important stock dynamics or allow for the shifting baselines 
phenomenon.
    Response: It is unclear from the comment what historical trend 
information, specifically, the Commission is referencing that is not 
already provided in the SARs. Where able, we provide historical 
abundance data and estimate trends in abundance (see for example, the 
California sea lion SAR, which provides abundance data for the prior 
four decades). With respect to bycatch, we do not think it is feasible 
or appropriate to provide trends in bycatch rates over decades, as 
fisheries and monitoring programs change too frequently. The status of 
each stock is informed by current parameters, such as ESA listing 
status and relationship to OSP and PBR. Additionally, the statute 
specifies that the SARs provide current population trend information. 
We will continue to endeavor to provide as much historical abundance, 
trend, and human-related removal information (for example, historical 
whaling data as it relates to stock recovery and OSP, see Eastern North 
Pacific blue whale report) as possible, but at this time will not 
require a summary table or paragraph in each SAR.
    Comment 3: NMFS should secure adequate support and funding to 
conduct marine mammal abundance surveys in the region at least every 
five years. Alternative cost-effective approaches to determining 
Nmin, such as trend data from index sites, should be 
developed and specified as acceptable methods in the guidelines.
    Response: NMFS agrees that such a schedule would be ideal, but we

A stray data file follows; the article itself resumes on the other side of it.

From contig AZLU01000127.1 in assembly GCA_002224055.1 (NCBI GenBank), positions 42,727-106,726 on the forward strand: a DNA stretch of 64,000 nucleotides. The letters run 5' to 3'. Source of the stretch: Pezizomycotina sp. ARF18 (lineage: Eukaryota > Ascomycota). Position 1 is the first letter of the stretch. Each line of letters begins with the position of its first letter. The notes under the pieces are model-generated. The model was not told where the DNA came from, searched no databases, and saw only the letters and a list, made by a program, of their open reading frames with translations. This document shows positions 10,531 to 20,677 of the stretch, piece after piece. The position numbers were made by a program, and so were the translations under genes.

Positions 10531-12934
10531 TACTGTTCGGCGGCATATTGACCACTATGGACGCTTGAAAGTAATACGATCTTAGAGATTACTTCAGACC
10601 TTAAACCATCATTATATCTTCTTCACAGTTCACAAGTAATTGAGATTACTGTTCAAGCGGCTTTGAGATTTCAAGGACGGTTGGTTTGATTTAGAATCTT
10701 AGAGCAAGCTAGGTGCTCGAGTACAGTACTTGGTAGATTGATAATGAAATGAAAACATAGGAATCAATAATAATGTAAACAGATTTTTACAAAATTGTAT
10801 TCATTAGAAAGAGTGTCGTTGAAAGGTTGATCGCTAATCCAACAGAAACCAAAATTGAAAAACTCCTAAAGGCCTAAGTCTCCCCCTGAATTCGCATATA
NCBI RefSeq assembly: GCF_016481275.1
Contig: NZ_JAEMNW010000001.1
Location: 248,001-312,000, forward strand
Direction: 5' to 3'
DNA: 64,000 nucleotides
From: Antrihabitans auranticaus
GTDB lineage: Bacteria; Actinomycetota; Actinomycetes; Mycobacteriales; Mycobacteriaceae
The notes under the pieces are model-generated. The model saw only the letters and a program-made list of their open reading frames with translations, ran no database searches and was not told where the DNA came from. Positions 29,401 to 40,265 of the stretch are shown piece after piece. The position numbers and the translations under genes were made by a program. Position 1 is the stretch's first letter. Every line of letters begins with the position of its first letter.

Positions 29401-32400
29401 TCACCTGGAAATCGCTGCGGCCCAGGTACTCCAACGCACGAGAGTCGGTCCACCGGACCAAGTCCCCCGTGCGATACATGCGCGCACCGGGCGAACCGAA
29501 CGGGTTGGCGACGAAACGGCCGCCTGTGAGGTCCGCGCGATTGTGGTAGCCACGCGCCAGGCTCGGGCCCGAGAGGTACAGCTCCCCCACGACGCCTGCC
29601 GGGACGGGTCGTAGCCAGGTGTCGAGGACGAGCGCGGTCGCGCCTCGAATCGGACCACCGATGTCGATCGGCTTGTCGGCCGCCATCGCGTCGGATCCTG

do not currently have the resources to accomplish this. We continue to 
develop and implement strategies to support more efficient use of ship 
time through multi-species ecosystem studies, better survey designs and 
sampling technologies, and leveraging inter- and intra-agency 
resources. NMFS is also exploring alternative approaches for assessing 
stock status (e.g., through use of unmanned systems and acoustic 
technologies) apart from reliance on abundance survey data, in regions 
where regular surveys are cost-prohibitive. As noted in the workshop 
report, such approaches could include trend monitoring at index sites. 
Developing guidelines for alternative assessment methods was not a 
focus of the GAMMS III workshop, and so this does not appear in the 
revisions finalized here. However, NMFS will make efforts to consider 
how alternative sets of information could be used to aid its marine 
mammal stock assessments.
    Comment 4: The effective management of marine mammals requires 
timely and accurate stock status information that is currently lacking. 
The proposed assumption that the existing measures protecting marine 
mammal species are failing to achieve management objectives and the 
continued use of old data to assess the status of stocks are 
unacceptable and fail to acknowledge collective efforts to reconcile 
marine mammal protection with varied ocean uses. NMFS should more 
frequently assess the status of marine mammal stocks and incorporate 
this new information into management actions.